Kurt Tilbury of Sicamous, B.C., is dedicated to the outdoors. His profession as a silviculture contractor and his multiple avocations as an instructor in avalanche safety and stunt rider for films and commercials keep him busy in the backcountry in all seasons. Tilbury agreed to tell us some details about his life and career.
We heard you have had something of a film career. Can you tell us about that?
I was a skier before I became a snowmobiler, but I always wanted to get into snowmobiling. I had done a little bit of film work with skiing, and as I got into snowmobiling, some of those film contacts transferred over and I was asked to do some stunt work—skiing, mountain biking and then snowmobiling. I appeared in a couple of seasons of the BRAAAP movie series, some TV snowmobile episodes and some commercials. I did work for clients like Marlborough cigarettes and Ride Guide TV just to name a few.
For example, Marlborough was advertising their product and highlighting high-adrenaline sports, and snowmobiling was one of them. I was a rider for their ad and a few others.
My familiarity with the areas and the backcountry around Revelstoke (B.C.), the East Kootenays and both the east and west slopes of the Rockies lent itself very well to what was needed. The last movie that I appeared in was done in 2008, but I did some advertising stills just last year.
Is life a bit less dramatic now that you’re not doing so much on camera?
Less public, maybe, but still very active. Something that I brought from skiing to snowmobiling is my interest in avalanche safety. I’m an active member of the Canadian Avalanche Association and I took the safety course through them. I started teaching avalanche safety courses to snowmobilers specifically in 1999, and I’ve been doing it ever since.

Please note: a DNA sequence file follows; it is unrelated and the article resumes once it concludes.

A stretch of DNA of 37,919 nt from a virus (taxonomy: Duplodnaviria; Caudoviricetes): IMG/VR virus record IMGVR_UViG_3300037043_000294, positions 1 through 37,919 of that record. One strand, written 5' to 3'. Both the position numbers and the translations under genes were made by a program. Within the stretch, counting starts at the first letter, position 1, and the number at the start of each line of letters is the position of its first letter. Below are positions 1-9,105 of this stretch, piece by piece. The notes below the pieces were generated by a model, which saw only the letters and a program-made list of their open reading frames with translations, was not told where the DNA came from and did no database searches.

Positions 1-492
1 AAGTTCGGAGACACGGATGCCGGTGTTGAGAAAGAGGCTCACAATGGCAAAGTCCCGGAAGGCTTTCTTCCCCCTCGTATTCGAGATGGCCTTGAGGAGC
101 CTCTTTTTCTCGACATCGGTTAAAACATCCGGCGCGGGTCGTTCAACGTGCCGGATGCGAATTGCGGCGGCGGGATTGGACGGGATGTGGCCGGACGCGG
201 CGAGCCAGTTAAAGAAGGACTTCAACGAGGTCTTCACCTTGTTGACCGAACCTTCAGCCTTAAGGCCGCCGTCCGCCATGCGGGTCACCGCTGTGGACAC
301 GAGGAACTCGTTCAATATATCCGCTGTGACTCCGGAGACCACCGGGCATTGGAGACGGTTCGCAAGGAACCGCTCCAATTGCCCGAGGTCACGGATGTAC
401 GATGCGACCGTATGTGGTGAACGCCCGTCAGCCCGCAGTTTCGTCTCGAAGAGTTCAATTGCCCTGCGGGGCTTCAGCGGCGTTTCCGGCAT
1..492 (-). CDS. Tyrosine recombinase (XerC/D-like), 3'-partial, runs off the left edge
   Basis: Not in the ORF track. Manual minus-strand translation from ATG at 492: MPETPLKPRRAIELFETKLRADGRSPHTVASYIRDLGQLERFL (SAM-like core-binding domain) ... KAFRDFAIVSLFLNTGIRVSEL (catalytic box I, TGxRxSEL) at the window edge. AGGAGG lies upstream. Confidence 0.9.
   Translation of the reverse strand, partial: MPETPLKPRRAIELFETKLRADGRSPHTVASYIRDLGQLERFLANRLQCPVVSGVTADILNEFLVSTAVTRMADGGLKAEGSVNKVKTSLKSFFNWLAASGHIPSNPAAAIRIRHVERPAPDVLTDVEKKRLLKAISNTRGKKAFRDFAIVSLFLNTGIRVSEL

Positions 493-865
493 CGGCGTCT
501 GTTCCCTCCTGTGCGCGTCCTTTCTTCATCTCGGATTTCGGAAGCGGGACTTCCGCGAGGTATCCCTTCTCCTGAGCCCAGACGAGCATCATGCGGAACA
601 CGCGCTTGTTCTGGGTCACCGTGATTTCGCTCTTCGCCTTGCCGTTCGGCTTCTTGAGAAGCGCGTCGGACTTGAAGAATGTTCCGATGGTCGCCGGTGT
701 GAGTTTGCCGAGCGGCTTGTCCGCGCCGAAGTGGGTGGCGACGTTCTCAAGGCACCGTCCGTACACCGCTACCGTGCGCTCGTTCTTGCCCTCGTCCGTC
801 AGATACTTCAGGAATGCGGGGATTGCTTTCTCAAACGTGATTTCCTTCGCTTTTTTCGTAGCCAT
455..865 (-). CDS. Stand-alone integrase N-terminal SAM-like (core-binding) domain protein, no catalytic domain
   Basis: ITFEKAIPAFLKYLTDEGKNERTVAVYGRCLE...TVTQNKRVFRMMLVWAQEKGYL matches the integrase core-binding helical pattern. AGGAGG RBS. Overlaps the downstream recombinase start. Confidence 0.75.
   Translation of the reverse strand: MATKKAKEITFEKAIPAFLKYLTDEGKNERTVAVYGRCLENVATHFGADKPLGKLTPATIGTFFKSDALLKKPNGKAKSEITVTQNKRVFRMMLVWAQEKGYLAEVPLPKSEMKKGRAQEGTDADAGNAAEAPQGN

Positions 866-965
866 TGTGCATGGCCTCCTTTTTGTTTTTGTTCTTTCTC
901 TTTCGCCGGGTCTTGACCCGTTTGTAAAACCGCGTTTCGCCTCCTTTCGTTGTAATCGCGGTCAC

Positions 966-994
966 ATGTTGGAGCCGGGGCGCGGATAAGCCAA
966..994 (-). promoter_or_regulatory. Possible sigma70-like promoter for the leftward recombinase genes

Last year was a very entertaining year for me. I was working for Carl Kuster Mountain Park (CKMP), located between Revelstoke and Sicamous. They don’t advertise much, but they are a pretty big player (in backcountry adventure). Carl is a long-time professional snowcross racer for BRP (Bombardier Recreational Products), and he has a guiding service and a large lodge, and I’m one of the guides. This year we’ll be doing avalanche courses right out of his operation.
Aside from guiding and teaching, do you have a specific profession?
I’m a silviculture contractor, doing less silviculture these days and working more for the coal mines and such with their environmental restoration. My business is called Green Space Silviculture Services Ltd.
What's ahead for you now?
With all my snowmobile-modifying experience and practices over the years, I’ve learned a great deal and I’m going to open a shop in Revelstoke. Pretty much everything I learned was from Brent Linderman at Arctic Edge Motorsports—without him I wouldn’t have a fraction of the knowledge I do have.
My business will be called Epicentre Powder Sports, and we’ll be open on November 1. The shop will specialize in snowbikes, and I’ll have snowmobiles, too. We’re sharing a building with Full Speed Rentals & Marina. This year, the bikes will really be taking off, because all the major film companies will have a segment on snowbikes. The bikes themselves are being made by motorcycle manufacturers, and there are about three manufacturers of retrofit kits that you can install onto your motorcycle. The most popular one is the Mountain Horse, made by Timbersled Products.
It’s exciting that there will be another kit coming out very soon, and it’s being designed and made in the Sicamous area by C3 Powersports. It will be pretty exotic—all carbon fibre and titanium. The bulk of the manufacturing will be done in Edmonton, Alberta, once the demand is there.
I've pretty much dedicated my life to the outdoors, and opening the shop is a good next step for me.